What works extremely well about Modern Fantasy is when it is believable. A couple of lazy mistakes make disbelief a little harder. Gaiman clearly is not at all familiar with the Caribbean islands because St Andrews is not a viable name for an island. There are no single islands in the Caribbean with a plural name ending in English. Maxwell Gardens is a surprisingly rare name for a street in London but Gaiman really doesn't make the street identifiable so probably has never been to Maxwell Gardens. That oversight is perhaps why Gaiman had to use the clumsy term "main road" when describing how close Fat Charlie is to his apartment on one difficult evening. These details are lacking often through the novel which is a shame. They are not important to the flow of the story which is still a fun read but do mean that it just isn't as believable.

Where Gaiman references other works, it can work very well. The quote from Danny Glover's character in Lethal Weapon is an obvious but fun one. The reference to Kafka's Metamorphoses is one of the cleverest moments in Anansi Boys given the metamorphosing that some of the characters undertake. These and other references build the reality of the world the crazier events take place in. Other things are less impressive - Grahame Coats use of an Arnold J. Rimmer catchphrase does not fit the very different characters involved. The description of 'Binky' Butterworth's use of a very small lift is just a direct description of the lift scene in the home of Roger de Bris during The Producers. The lift is important for Gaiman's construction of a later event but it isn't especially creative to describe exactly a scene and character from another work without it being a reference point. Indeed, the entire story seems to have been "influenced" by a famous Chuck Palahniuk novel which was turned into an even more famous film. The line identifying the differences between Fat Charlie and Spider includes some of the exact same physical disparities in Palahniuk's pairing and that gives away what could possibly have been any kind of twist to the plotline.

However, there is one clear moment of genious - the description of the meaning of folk tales is absolutely excellent. The role of Anansi stories in celebrating innovation and creativity are a hallmark of the key change in human history that occurs with the rise of pastoralist communities of Bantu in Africa. Gaiman's insight into the role that folklore plays is absolutely superb.

The Headline Review publication does not do itself any favours at all with the additional material at the back of the book. The interview with Gaiman is a bit cringeworthy especially when Gaiman indirectly states that he is a genius. The suggested questions for book clubs are horribly academic. While it can be fun to realise at university that the way to pass exams is to state why the question being asked is incorrect, the questions here are far too dry and also full of assumptions. Book clubs are supposed to be fun.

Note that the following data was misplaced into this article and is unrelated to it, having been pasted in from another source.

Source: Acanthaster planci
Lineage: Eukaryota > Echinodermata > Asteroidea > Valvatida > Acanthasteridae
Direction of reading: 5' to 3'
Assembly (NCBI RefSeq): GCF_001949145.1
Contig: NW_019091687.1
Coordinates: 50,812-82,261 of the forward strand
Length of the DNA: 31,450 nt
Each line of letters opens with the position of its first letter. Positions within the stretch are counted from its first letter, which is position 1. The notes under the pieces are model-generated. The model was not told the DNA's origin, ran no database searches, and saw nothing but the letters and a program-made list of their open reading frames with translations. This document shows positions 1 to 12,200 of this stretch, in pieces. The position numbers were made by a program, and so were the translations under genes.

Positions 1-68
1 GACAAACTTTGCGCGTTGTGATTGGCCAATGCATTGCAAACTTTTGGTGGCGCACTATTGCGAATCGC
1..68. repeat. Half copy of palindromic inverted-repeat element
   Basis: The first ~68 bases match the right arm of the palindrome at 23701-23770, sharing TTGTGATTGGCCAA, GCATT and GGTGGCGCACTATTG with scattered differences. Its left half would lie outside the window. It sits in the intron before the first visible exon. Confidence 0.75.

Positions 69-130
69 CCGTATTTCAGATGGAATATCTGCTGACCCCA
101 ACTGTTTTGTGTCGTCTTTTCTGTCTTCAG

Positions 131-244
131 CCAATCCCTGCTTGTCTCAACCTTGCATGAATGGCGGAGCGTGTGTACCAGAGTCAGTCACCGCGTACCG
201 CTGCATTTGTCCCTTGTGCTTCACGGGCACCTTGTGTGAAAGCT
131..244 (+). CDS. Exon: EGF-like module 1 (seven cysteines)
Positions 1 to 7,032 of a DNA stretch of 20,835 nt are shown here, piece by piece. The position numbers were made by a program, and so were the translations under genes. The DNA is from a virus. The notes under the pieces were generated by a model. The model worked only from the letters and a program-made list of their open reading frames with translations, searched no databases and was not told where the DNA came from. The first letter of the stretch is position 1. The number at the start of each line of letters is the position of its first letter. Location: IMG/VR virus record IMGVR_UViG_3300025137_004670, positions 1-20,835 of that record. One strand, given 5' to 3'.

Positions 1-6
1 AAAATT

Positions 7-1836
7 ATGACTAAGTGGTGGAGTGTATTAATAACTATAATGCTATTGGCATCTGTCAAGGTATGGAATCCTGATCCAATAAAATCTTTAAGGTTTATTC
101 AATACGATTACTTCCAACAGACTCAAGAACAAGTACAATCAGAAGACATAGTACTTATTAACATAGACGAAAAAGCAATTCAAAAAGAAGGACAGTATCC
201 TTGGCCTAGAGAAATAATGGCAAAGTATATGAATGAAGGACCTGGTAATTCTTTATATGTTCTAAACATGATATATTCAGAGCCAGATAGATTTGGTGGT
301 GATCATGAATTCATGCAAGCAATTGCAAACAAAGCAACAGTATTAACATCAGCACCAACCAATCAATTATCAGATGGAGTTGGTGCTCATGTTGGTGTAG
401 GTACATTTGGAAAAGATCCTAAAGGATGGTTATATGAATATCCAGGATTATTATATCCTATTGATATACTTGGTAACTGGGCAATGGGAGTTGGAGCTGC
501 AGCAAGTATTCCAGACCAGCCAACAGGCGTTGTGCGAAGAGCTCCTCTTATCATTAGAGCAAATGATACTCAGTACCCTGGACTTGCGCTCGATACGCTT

All in all, Anansi Boys is a fun story with a less complex plot than might appear in the early going. It has some nice characters, some of whom are very endearing. The use of ancient folktales is good. It isn't really a great example of modern fantasy and the dialogue in particular is at times terrible. This is a nice, easy going novel with a thought provoking folklore comment tucked inside but it is not a masterpiece and does not compare favourably to Gaiman's American Gods.

The Tales of Beedle the Bard, Collector's Edition

Posted by Linda | 1:00 PM

First of all, this book is meant for children; I hope people realize that.
Secondly, it is written for Witches and Wizards.

If one understands the above two points, and has their mind set into that particular demographic, they will appreciate this book immensely. Adults will enjoy it as well!

This is a collection of five stories, one could say fairy tales--the equivalent to our tales of 'Cinderella', 'Little Red Riding Hood', etc. Each read is snappy and ends with a moral to the story. The imagination of J.K. Rowling cannot be denied, she certainly knows how to tell unique and magical stories. The illustrations (hand-drawn by Ms. Rowling) make this book that much more beautiful.

It is a quick read (105 pages) and at the end I craved more, and so will you. Hopefully J.K. will expand on this in the future in some thicker volume.

I bought the British hardcover version used. The graphics of the front/back, along with the used quality made it seem like this book has been with me my entire life; it adds more character and charm to an already enchanting collection of stories. I hope to pass this to my (future) kids one day.

Highly Recommended. Also, a portion of the sales of this book will go to a wonderful charity.